Thirty-five percent of adults have prediabetes

More than one-third (35 percent) of adults ages 20 and older have prediabetes, according to new estimates released yesterday by the Centers for Disease Control and Prevention (CDC). That's an estimated 79 million with a condition where blood sugar levels are higher than normal, but not so high they can be diagnosed with diabetes. Prediabetes predisposes a person to get type 2 diabetes, heart disease and stroke.

Close to 26 million American have diabetes, which affects about 8.3 percent of Americans of all ages. Of those, more than one-quarter (27 percent) don't know they have the disease.

The 2011 estimates are higher than in the past, in part because more people are developing diabetes and many are living longer with the disease.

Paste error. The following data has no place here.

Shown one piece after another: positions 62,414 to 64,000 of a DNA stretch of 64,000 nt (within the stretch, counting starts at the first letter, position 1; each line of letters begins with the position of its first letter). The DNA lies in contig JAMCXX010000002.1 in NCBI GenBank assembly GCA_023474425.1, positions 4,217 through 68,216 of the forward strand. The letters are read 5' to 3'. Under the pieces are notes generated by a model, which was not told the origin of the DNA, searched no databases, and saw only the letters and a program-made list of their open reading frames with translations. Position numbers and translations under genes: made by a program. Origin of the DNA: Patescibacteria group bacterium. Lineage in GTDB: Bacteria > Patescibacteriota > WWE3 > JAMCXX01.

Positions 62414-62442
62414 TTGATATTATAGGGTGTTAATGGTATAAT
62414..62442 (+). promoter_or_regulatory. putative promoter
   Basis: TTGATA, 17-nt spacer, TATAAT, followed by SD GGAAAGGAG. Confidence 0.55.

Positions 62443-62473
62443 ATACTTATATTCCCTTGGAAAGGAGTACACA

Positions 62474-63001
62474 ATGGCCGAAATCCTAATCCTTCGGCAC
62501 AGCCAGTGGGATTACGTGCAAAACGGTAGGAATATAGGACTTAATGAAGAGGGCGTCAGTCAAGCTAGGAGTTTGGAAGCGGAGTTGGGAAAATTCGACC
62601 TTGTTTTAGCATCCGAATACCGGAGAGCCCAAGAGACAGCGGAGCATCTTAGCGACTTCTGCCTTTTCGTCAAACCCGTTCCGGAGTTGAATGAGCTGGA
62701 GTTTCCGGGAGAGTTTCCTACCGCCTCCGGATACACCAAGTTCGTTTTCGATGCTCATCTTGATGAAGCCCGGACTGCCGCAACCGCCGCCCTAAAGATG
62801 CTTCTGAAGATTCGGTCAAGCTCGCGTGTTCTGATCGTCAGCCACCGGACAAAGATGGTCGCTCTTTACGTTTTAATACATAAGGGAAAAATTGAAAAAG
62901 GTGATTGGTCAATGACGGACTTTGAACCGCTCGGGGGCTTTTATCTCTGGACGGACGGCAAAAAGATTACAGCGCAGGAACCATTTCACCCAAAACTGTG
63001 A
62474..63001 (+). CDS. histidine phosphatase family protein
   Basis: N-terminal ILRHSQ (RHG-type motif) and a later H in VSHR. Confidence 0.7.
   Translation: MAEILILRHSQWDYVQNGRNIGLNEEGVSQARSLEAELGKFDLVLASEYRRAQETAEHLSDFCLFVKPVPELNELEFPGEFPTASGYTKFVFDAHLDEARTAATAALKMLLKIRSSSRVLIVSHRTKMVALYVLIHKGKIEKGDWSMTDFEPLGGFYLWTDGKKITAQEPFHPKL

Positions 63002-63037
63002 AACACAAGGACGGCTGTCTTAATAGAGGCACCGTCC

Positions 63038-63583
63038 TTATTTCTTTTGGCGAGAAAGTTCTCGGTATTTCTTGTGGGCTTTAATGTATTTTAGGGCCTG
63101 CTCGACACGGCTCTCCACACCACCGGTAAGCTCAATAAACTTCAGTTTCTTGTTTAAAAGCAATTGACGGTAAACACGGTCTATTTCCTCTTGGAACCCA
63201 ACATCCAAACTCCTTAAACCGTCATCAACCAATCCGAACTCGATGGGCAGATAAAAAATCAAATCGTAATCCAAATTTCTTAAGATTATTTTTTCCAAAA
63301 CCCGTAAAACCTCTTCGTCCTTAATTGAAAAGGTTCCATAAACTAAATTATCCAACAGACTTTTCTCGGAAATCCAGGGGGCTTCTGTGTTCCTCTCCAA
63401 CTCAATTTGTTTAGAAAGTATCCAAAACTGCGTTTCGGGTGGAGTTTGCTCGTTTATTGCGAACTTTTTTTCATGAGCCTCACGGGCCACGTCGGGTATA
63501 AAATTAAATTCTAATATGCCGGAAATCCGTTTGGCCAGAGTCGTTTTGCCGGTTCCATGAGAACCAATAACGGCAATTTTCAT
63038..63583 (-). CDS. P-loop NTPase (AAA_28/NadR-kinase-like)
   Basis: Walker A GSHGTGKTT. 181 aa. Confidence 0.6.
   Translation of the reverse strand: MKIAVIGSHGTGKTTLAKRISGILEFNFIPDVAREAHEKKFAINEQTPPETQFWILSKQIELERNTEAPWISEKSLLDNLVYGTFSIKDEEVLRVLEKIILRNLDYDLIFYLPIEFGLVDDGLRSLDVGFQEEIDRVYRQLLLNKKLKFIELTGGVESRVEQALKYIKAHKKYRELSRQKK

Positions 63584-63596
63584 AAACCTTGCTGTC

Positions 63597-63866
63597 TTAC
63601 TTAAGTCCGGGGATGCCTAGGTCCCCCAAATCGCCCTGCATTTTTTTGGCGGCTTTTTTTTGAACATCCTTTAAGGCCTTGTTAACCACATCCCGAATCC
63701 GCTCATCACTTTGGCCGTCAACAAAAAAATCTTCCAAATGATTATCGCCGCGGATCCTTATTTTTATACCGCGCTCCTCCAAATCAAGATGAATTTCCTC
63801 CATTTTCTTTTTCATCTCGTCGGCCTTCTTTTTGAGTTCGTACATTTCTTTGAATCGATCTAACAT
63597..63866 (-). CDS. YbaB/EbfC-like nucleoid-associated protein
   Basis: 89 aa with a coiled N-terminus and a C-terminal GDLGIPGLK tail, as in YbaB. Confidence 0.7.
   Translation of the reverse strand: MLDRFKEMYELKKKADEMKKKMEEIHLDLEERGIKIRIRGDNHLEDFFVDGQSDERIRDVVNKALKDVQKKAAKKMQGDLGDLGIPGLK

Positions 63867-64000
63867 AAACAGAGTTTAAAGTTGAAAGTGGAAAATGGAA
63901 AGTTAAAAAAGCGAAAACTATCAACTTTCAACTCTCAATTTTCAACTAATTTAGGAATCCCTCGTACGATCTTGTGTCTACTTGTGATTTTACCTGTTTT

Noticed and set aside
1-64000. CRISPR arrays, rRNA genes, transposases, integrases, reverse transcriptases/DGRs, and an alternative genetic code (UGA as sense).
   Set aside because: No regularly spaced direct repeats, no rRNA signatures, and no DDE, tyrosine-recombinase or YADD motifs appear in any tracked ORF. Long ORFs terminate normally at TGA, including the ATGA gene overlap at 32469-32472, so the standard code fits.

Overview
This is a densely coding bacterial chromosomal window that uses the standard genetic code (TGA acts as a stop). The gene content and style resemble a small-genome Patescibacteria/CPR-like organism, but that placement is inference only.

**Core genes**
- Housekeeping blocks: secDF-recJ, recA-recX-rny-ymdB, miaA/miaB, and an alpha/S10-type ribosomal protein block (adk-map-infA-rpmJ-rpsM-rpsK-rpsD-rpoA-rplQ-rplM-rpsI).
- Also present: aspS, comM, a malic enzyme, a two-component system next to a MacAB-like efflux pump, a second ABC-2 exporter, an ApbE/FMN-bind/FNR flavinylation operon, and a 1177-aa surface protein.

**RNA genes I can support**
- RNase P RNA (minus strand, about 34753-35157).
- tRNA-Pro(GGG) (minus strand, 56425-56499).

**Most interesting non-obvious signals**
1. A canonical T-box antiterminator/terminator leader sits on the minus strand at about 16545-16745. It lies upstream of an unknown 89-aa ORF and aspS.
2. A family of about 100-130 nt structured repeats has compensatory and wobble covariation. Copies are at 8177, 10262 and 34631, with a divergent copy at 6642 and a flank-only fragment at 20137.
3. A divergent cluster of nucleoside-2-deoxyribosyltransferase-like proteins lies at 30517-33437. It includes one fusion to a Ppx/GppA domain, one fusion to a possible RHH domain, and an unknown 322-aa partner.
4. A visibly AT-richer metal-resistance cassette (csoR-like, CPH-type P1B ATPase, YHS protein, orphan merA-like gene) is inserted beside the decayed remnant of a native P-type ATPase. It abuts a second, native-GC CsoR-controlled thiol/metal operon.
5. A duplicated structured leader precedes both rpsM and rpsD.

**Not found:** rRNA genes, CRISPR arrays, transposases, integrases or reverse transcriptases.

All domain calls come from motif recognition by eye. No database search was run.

Medical expenses for people with diabetes are more than two times higher than for people without diabetes, according to the CDC. That's because people with diabetes are more likely to suffer complications such as heart attacks, strokes, high blood pressure, kidney failure, blindness and amputation of feet and legs. In fact, one in every five hospitalizations is related to diabetes, according to the Agency for Healthcare Research and Quality. Diabetes costs $174 billion annually. Of that, $116 billion consists of direct medical expenses.

To learn more:
- read the CDC press release
- here's a 12-page fact sheet on diabetes
- read the HealthDay News story

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